Thursday, January 25, 2007

Even the NAACP can be stupid sometimes

An NAACP official blames U.S. government policy for alleged disparity in treating African-Americans with heart failure.

Juan M. Cofield, president of the NAACP's New England council in Boston, strongly criticized Medicare for what he called lack of promotion for insurance coverage of BiDil, a cardiac medication for blacks, the Wall Street Journal reported.

Medicare's stance "is so contrary to evidence-based medicine and so extraordinary that it arouses suspicions of institutional racism," said the sharply worded letter.

The missive highlighted tension between the Boston regional office of the Centers for Medicare and Medicaid Services and the local civil rights group over BiDil, the only drug approved for use by one race.
I've got a better line: Medicare's stance is so consistent with evidence-based medicine and completely predictable by those who understand that health policy is supposed to actually, say, promote the well-being of those underserved by the health care system rather than just give in to the joke science that a quick-buck-seeking drug company threw together to market two generic drugs in a combination pill in an insulting play on the legitimate insecurities of the African-American community.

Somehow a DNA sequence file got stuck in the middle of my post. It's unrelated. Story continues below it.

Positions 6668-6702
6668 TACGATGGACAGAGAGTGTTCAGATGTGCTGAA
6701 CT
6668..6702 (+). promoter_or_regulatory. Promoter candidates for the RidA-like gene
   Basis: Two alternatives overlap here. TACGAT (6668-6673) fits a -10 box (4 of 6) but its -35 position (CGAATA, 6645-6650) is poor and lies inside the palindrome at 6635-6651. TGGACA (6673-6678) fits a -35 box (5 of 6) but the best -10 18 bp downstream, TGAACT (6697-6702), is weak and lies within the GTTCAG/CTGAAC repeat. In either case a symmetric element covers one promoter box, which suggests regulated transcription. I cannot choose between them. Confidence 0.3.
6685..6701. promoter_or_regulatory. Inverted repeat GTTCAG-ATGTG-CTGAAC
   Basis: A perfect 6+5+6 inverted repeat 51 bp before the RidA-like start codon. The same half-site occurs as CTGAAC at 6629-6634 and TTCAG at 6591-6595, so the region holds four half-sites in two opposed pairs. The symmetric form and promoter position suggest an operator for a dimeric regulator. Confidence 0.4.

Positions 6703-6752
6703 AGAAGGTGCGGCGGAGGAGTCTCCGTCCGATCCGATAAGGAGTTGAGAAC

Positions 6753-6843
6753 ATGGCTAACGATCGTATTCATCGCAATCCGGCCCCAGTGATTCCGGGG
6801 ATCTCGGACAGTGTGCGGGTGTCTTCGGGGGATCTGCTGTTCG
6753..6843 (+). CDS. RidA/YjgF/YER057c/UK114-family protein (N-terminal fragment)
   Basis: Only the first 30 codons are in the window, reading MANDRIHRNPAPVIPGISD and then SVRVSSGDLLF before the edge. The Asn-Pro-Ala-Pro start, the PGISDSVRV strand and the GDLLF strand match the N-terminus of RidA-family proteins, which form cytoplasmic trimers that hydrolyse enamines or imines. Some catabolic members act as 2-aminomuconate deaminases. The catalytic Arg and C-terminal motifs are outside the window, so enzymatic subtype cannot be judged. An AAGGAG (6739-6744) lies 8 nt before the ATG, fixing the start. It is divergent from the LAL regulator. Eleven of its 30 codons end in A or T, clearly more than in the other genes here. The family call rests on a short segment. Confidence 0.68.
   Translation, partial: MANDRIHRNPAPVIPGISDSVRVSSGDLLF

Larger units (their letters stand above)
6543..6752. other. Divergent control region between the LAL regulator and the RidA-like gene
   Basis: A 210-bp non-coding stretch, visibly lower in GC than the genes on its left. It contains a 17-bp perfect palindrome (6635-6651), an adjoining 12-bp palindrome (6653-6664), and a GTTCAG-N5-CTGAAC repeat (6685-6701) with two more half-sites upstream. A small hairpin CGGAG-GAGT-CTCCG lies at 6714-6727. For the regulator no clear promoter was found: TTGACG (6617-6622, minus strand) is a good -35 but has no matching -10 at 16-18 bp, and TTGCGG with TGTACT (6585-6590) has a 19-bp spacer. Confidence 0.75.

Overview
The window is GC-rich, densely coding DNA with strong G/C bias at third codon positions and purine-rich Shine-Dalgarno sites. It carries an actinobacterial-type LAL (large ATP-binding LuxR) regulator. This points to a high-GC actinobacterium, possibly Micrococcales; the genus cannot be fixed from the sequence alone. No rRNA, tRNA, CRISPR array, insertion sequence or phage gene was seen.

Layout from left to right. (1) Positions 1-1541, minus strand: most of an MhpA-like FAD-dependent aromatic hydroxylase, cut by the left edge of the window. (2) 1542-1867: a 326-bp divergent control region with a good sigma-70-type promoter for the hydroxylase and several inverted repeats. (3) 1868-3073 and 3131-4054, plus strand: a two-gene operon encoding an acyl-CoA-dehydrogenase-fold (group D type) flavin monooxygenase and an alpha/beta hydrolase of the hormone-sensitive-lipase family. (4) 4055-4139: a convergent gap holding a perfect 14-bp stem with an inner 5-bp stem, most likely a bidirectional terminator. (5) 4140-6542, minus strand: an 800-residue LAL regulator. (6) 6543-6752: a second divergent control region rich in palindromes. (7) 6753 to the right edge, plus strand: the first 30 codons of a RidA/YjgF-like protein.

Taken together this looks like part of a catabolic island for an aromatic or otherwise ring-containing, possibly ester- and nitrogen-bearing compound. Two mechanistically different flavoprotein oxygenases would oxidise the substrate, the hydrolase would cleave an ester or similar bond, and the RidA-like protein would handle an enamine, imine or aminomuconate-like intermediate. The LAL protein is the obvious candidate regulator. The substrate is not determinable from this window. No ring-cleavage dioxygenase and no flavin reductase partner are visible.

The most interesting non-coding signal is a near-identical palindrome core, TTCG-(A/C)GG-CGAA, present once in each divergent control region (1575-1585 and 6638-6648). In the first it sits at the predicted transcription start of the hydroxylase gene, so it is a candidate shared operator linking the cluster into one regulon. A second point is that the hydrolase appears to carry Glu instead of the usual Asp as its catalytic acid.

Now, Cofield is probably a smart dude with his heart in the right place. African-American community leaders are clearly warranted in taking their suspicions of the medical community to near conspiracy-theory levels (because the AA community actually had a conspiracy pulled on them in recent memory and all). But he's also obviously underequipped to evaluate medical evidence or health policy.

You might ask, what's the white dude got to say about this? Well, this white dude has received all of his policy education on BiDil from evidence-based material presented by black dudes, and those black dudes, who are, ya know, faculty in health sciences, seemed to have their ducks in a row. Mr Cofield doesn't.

BiDil isn't a medication for blacks. It's a medication that is marketed to blacks in hopes that doctors A) won't know how to evaluate evidence, or B) will give in to political pressure from a community that's been hoodwinked before. BiDil is an insult to the African American community, inflicted by a company that believes that, instead of advancing science, it can simply manipulate science with hazy politics and make lots of money.

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